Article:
'Valuing development': Could approaches to measuring outcomes in health help make development more accountable?

Research reports and studies
March 2012
Claire Melamed, Nancy Devlin and John Appleby

The development business is being asked to get more serious about results and evaluation. This is an opportune time to think about the outcomes that 'development' is trying to achieve and who gets to decide what they are.

If the drive for results and value for money is to deliver improved benefits for poor people, and better evidence for politicians trying to justify aid spending to taxpayers, we need an improved metric that allows us to measure outcomes in a standard way, and identify which – of the possible outcomes that aid spending could achieve – poor people would value the most.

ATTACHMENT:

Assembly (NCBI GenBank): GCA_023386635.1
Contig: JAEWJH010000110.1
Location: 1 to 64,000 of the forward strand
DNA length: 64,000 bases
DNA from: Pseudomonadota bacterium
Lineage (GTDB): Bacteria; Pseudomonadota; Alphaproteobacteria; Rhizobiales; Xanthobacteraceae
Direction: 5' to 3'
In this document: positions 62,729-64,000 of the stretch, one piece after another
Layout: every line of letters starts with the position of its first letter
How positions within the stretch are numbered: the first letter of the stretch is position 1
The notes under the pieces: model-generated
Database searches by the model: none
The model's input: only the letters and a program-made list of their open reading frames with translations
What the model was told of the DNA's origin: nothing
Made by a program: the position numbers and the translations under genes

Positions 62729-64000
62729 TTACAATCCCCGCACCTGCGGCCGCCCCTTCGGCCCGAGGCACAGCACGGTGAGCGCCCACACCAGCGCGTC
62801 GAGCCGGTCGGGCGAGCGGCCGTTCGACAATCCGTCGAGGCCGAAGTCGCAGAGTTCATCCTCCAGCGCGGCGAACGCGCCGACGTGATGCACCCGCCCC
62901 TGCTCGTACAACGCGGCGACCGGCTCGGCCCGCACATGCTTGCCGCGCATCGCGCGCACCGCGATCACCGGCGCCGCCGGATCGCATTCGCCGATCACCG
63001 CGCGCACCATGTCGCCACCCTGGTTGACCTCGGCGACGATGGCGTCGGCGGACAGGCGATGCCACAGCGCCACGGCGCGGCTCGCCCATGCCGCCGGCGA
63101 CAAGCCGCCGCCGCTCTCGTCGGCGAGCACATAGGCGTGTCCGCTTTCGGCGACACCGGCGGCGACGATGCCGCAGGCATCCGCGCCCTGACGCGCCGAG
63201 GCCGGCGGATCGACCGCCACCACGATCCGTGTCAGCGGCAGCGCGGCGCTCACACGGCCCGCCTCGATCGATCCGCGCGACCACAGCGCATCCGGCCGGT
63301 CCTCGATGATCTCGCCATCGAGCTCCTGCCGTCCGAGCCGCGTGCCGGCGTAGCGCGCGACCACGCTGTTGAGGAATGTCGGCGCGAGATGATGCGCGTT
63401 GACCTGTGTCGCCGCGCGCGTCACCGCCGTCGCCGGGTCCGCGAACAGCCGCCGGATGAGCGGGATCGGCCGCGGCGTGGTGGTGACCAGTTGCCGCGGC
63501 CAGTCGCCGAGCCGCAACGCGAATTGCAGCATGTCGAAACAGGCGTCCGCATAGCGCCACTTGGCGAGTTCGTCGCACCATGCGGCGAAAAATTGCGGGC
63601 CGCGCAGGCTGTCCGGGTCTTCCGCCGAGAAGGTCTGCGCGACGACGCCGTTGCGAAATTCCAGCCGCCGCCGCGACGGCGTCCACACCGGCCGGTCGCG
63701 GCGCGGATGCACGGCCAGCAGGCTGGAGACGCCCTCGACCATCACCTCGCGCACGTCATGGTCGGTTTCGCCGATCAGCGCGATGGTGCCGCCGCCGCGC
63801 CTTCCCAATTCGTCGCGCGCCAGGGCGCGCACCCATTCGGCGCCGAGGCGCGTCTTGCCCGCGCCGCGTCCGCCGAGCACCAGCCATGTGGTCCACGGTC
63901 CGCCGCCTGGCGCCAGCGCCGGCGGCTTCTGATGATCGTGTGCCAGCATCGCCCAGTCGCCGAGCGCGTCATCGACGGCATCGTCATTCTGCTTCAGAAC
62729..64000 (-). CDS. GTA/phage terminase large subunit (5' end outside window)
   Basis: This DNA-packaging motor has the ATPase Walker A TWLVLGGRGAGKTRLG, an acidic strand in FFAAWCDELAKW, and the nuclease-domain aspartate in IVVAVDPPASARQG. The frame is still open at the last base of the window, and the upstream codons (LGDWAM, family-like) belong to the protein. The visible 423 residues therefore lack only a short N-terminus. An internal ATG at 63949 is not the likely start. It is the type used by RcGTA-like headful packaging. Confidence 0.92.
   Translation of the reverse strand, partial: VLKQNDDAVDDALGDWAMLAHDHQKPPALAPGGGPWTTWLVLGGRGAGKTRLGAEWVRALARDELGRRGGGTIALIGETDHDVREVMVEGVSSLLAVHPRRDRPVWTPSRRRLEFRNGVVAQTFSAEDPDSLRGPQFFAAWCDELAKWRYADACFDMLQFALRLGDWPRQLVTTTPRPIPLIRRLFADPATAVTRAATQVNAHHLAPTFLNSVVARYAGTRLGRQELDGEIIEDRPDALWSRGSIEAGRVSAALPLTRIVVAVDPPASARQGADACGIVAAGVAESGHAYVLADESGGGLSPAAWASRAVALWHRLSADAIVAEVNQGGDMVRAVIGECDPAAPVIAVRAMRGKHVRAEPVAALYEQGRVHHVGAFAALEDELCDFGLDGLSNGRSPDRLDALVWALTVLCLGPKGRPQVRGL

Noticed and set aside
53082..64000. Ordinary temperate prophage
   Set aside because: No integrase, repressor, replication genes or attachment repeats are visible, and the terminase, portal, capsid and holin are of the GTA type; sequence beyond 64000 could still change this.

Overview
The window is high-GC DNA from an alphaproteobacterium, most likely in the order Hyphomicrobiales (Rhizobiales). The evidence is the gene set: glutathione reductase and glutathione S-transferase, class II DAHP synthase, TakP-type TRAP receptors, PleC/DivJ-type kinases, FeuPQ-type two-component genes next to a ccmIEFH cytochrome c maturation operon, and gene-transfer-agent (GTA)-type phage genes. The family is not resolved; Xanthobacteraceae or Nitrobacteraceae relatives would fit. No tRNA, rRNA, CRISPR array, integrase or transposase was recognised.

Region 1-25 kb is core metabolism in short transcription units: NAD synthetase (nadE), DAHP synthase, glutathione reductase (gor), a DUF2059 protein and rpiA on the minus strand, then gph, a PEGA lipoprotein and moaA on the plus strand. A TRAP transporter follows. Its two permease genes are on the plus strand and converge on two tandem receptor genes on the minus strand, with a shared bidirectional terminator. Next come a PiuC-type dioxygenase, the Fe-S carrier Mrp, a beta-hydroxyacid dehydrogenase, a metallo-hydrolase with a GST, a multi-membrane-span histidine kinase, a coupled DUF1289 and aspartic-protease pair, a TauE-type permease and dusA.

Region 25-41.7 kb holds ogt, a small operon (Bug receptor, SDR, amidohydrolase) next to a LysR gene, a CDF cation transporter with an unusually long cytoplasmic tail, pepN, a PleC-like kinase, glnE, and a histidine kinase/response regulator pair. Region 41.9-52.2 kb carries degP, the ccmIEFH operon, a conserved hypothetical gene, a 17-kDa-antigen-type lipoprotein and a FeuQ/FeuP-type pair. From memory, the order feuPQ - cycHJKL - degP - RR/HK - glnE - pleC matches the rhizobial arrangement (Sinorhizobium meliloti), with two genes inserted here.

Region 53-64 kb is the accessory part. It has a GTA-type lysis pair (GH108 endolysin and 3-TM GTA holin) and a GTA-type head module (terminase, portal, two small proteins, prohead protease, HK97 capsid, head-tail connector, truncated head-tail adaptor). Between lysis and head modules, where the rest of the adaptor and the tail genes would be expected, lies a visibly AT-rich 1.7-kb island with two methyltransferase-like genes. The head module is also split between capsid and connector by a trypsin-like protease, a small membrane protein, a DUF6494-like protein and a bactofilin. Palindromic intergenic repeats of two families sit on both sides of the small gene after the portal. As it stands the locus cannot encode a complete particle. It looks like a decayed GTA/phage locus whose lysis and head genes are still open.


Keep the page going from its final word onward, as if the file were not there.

To be effective, this metric needs to be communicated in a way that is easy to use for decision makers in the development business. This information could feed into the allocation of resources and planning of interventions, to ensure that the ‘value’ in value for money is informed by what people themselves value. It could also be used in evaluations, to assess the extent to which interventions are delivering the changes of most value to poor people, and in ongoing monitoring to assess whether value is being delivered over time.

The challenge, and the research question, is to establish whether we can devise a way of measuring outcomes, based on poor people's own values, which strikes the right balance between a reasonable representation of reality and usability by policy makers.

This report proposes one approach to answering this question.  

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